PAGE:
Exploring the Hermeneutics of Cultural Analysis

Perhaps the most interesting and most controversial book on biblical interpretation published in the last ten years is William J. Webb’s Slaves, Women & Homosexuals. The austere title signals to the reader three subjects that have been the most debated in the last 200 years. And for good reason: all who make up those people groups have been marginalized and oppressed under those who supposedly hold the authority of scripture.

Webb takes seriously the intuitions of the modern reader who is rightly appalled after reading a text like Exodus 21:20-21:

“If a man beats his male or female slave with a rod and the slave dies as a direct result, he must be punished, but he is not to be punished if the slave gets up after a day or two, since the slave is his property.”

What to make of such a barbaric practice, which appears to be sanctioned by the Bible? Webb’s answer: read it from the slave’s point of view. At the time it was written, this was seen as having a softening effect on the institution of slavery; under the Mosaic Law, slaveholders could not go beyond certain limits, specifically causing the death of their slave. Unlike the surrounding culture, which put no limits on slaveholders, this text has a ‘redemptive component’ that moves the culture towards a better ethic, one that ultimately vindicates the abolition of slavery. Thus, to read the ‘words on the page’ in isolation from their redemptive spirit and ethical movement is to misunderstand the text.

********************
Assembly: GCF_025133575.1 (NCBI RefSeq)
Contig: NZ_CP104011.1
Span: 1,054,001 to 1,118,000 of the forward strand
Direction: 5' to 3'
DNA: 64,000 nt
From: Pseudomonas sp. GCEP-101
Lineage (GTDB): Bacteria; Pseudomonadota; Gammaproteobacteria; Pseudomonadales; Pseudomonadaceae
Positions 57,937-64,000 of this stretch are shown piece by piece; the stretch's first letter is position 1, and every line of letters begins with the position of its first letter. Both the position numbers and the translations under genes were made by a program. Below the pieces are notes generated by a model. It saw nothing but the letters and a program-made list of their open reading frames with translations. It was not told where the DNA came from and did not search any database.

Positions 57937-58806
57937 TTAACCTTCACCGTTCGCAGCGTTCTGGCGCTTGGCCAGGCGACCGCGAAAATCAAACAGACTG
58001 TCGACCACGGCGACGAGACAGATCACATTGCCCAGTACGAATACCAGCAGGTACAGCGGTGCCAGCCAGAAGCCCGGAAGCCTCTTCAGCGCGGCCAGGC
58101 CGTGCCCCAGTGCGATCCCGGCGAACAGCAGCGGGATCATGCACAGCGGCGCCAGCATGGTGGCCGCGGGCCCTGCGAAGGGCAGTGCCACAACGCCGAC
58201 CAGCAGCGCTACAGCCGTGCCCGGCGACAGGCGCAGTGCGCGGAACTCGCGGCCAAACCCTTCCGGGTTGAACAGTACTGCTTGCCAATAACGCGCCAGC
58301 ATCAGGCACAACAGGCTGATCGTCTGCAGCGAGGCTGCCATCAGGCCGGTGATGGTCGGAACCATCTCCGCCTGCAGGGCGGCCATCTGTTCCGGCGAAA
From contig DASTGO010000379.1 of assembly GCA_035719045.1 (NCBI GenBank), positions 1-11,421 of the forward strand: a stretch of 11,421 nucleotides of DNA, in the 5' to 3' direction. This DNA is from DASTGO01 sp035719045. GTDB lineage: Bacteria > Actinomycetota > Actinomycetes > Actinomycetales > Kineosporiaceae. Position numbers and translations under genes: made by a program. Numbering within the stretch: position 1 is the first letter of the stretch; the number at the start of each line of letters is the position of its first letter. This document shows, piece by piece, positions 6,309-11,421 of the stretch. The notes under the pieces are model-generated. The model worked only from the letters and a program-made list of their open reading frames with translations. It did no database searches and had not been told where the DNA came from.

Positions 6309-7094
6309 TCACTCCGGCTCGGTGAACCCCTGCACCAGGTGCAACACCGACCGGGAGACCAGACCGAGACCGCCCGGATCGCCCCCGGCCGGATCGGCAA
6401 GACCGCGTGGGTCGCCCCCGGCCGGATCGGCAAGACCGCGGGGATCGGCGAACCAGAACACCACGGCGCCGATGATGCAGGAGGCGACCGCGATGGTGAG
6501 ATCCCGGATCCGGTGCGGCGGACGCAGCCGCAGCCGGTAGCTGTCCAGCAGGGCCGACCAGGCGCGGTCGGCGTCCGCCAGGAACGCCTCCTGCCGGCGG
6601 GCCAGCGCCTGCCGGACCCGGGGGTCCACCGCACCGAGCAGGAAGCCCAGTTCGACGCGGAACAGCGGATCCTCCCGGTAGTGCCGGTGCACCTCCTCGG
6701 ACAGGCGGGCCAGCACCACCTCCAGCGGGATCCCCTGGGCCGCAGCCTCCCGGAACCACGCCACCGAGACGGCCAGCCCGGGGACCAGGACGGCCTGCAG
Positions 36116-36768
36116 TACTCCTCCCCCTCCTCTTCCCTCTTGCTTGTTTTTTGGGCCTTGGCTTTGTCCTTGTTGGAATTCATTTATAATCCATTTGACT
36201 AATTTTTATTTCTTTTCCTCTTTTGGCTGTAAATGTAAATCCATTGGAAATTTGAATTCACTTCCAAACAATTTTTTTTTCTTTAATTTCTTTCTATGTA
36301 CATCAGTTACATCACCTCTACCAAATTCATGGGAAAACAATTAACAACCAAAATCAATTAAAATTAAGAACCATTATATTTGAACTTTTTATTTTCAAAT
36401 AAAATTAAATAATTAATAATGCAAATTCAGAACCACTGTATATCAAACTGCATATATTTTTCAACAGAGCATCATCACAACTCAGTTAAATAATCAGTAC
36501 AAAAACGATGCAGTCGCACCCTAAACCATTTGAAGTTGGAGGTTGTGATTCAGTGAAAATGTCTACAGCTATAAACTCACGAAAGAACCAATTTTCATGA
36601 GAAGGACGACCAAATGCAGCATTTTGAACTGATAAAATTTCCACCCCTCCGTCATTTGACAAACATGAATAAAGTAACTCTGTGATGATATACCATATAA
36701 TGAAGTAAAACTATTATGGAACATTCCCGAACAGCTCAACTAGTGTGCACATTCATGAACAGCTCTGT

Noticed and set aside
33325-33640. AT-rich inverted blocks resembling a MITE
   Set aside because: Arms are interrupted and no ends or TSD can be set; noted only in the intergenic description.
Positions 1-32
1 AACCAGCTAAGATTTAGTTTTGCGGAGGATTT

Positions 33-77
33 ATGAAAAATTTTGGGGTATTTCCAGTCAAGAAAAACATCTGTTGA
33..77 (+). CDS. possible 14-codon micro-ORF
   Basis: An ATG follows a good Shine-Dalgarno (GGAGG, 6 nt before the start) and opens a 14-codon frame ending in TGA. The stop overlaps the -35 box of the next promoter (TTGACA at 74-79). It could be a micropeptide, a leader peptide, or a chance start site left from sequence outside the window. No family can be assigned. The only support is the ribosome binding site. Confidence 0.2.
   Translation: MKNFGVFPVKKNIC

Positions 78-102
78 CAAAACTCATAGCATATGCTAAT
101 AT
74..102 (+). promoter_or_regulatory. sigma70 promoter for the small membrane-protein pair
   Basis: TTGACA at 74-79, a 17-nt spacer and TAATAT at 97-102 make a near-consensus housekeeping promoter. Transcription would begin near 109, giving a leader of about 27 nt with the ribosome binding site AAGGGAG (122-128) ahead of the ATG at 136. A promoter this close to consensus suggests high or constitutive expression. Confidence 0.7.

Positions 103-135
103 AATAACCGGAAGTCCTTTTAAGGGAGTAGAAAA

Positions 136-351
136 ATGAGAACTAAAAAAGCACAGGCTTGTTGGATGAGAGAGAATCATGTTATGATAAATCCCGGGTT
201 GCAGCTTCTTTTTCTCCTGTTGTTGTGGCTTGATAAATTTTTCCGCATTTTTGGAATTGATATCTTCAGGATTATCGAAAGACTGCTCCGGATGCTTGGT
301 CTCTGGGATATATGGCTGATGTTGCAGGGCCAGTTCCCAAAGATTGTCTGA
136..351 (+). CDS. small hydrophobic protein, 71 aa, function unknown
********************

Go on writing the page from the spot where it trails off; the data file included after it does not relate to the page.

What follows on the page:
This raises the question of cultural analysis: how to go about it? By what criteria do we discern the cultural components of a text from the transcultural ones? Webb proposes 18 different criteria meant to discriminate texts that address passing cultural conditions from those that are applicable in all times and places. As a result, he concludes that a “redemptive-movement” hermeneutic leads to the abolition of slavery and either egalitarian gender roles or what he calls “ultra-soft patriarchy” (symbolic male headship that is functionally egalitarian); but, he concludes, it does not lead to the blessing of covenantal same-sex relationships.

I leave it to the reader to explore the soundness of Webb’s criteria, but I am less sanguine about his project than I used to be. While there is much I agree with regarding how his hermeneutic determines what the text is saying, why it says it, and where it is taking those who apply it, I think the categories of “cultural” and “transcultural” are too vague to be helpful. For example, when discussing how scientific evidence determines whether a text is “cultural” or “transcultural” he brings up the texts that appear to presume a geocentric view of the cosmos, and says, “the geocentric component of biblical cosmology is cultural…” This is an odd way of putting it. Wouldn’t it be more accurate to say that the geocentric component of biblical cosmology is false?

I think so, and therein lies the problem. There are certain questions that are not best served by appeals to cultural relativity. Here a few that are relevant to the issues of slavery and female subordination: